February 17, 2009 by esarsea
Monty asks you if you want what is behind Door #1, Door #2 or Door #3. Before you choose, Monty explains that there is a new car behind one of the doors, and a goat behind each of the other two doors.
You select Door #1. Before revealing your prize, Monty opens Door #3 and reveals a goat. The new car is behind Door #1 or Door #2! Then Monty asks you if you want to change your selection from Door #1 to Door #2.
Assuming you would prefer to win the new car instead of a goat, is it to your advantage to change your selection?
You might be surprised to learn that the answer is yes! While at first it might appear as a 50/50 proposition, it is not.
When you choose Door #1, you had a 1 in 3 chance of being correct, or inversely, you would pick a goat 2 out of 3 times. After Monty opens Door #3 to reveal one of the goats, you still have a 1 in 3 chance of winning a new car if you retain your original selection of Door #1. In other words, your original choice has a 2 out of 3 chance of being incorrect.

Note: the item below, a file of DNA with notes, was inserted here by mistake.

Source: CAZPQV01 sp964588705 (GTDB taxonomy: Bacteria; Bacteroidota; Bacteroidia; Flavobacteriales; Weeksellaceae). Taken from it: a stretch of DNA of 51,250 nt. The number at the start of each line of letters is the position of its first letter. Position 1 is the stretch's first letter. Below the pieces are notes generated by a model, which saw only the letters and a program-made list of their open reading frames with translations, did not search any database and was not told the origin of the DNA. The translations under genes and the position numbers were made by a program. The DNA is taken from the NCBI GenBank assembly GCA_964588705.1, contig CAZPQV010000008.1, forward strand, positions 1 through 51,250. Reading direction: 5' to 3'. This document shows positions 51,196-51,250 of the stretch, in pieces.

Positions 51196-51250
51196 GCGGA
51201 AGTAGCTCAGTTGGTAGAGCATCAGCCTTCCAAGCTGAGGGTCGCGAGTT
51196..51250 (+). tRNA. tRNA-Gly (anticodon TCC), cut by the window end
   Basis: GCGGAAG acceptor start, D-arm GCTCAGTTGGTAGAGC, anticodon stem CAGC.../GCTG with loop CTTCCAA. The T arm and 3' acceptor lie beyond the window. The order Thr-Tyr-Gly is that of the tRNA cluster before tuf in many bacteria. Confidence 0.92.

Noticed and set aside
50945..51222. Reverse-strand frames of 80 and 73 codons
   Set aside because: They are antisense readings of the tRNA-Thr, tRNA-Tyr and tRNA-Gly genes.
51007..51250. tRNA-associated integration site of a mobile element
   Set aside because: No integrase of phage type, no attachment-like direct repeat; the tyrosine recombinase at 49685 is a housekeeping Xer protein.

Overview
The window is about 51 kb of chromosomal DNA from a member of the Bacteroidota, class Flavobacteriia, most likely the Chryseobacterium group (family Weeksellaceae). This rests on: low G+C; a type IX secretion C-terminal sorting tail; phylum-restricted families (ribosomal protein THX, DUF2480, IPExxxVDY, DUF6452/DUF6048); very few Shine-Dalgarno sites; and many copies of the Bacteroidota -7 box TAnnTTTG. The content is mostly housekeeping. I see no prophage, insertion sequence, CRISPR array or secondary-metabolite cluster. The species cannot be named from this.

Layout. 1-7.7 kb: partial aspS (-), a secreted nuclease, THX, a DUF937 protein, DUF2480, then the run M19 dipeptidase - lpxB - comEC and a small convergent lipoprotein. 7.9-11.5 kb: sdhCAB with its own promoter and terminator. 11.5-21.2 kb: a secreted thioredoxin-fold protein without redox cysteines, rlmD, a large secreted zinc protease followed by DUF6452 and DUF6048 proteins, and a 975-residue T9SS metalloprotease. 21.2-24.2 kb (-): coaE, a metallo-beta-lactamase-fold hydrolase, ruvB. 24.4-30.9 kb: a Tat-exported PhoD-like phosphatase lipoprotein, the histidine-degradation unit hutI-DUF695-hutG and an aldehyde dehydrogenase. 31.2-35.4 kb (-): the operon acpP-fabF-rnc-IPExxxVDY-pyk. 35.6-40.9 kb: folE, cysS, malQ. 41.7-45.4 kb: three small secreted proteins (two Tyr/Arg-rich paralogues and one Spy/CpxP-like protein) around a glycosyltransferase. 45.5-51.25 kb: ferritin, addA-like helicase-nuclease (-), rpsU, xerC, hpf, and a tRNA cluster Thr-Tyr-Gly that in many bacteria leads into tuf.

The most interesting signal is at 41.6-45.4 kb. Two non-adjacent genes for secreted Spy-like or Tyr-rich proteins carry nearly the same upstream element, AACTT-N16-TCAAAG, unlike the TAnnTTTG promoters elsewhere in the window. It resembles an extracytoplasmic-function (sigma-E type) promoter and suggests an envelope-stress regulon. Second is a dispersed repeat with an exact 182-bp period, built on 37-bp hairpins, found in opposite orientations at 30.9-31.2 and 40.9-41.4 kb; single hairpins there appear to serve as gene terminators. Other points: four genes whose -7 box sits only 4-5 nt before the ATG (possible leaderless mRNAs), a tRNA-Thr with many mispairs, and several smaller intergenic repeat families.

If you change your choice to Door #2, you have the inverse of keeping your original selection, or a 2 out of 3 chance of being correct! You will win the new car 2/3rds of the time by changing your choice in this example.
This is an example of what is commonly referred to as the Monty Hall Problem, which according to Wikipedia is a probability puzzle with a counterintuitive solution. It’s the mathematical equivalent to the Three Prisoners Problem and the Bertrand’s Box Paradox.
This is something that has been around for quite a while, but I just discoved it after reading an article in Card Player Magazine which I subscribe to (I enjoy playing poker, especially No Limit Texas Hold’em and Omaha).
Here is a webpage where you can play the Monty Hall game yourself, and track your own results.